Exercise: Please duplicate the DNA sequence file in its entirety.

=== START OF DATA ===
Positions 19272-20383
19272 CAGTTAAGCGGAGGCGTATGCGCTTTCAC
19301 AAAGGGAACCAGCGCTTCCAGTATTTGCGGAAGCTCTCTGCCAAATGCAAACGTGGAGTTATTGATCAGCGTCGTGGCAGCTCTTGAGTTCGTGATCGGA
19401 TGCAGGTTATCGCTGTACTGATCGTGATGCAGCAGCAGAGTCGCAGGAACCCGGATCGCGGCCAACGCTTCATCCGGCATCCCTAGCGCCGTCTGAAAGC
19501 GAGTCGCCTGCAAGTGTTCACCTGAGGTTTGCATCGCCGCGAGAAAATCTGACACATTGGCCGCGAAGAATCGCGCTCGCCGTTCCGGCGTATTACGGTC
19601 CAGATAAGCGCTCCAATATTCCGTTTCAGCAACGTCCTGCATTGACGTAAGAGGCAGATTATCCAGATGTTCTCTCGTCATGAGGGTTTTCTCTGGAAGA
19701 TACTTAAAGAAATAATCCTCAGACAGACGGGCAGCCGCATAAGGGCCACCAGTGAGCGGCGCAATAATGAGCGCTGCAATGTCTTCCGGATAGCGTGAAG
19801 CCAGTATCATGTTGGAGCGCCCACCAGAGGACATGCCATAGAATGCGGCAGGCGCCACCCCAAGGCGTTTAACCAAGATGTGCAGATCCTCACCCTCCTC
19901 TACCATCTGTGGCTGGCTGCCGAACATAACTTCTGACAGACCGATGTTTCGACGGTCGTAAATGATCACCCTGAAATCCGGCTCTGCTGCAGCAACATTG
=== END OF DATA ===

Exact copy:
Positions 19272-20383
19272 CAGTTAAGCGGAGGCGTATGCGCTTTCAC
19301 AAAGGGAACCAGCGCTTCCAGTATTTGCGGAAGCTCTCTGCCAAATGCAAACGTGGAGTTATTGATCAGCGTCGTGGCAGCTCTTGAGTTCGTGATCGGA
19401 TGCAGGTTATCGCTGTACTGATCGTGATGCAGCAGCAGAGTCGCAGGAACCCGGATCGCGGCCAACGCTTCATCCGGCATCCCTAGCGCCGTCTGAAAGC
19501 GAGTCGCCTGCAAGTGTTCACCTGAGGTTTGCATCGCCGCGAGAAAATCTGACACATTGGCCGCGAAGAATCGCGCTCGCCGTTCCGGCGTATTACGGTC
19601 CAGATAAGCGCTCCAATATTCCGTTTCAGCAACGTCCTGCATTGACGTAAGAGGCAGATTATCCAGATGTTCTCTCGTCATGAGGGTTTTCTCTGGAAGA
19701 TACTTAAAGAAATAATCCTCAGACAGACGGGCAGCCGCATAAGGGCCACCAGTGAGCGGCGCAATAATGAGCGCTGCAATGTCTTCCGGATAGCGTGAAG
19801 CCAGTATCATGTTGGAGCGCCCACCAGAGGACATGCCATAGAATGCGGCAGGCGCCACCCCAAGGCGTTTAACCAAGATGTGCAGATCCTCACCCTCCTC
19901 TACCATCTGTGGCTGGCTGCCGAACATAACTTCTGACAGACCGATGTTTCGACGGTCGTAAATGATCACCCTGAAATCCGGCTCTGCTGCAGCAACATTG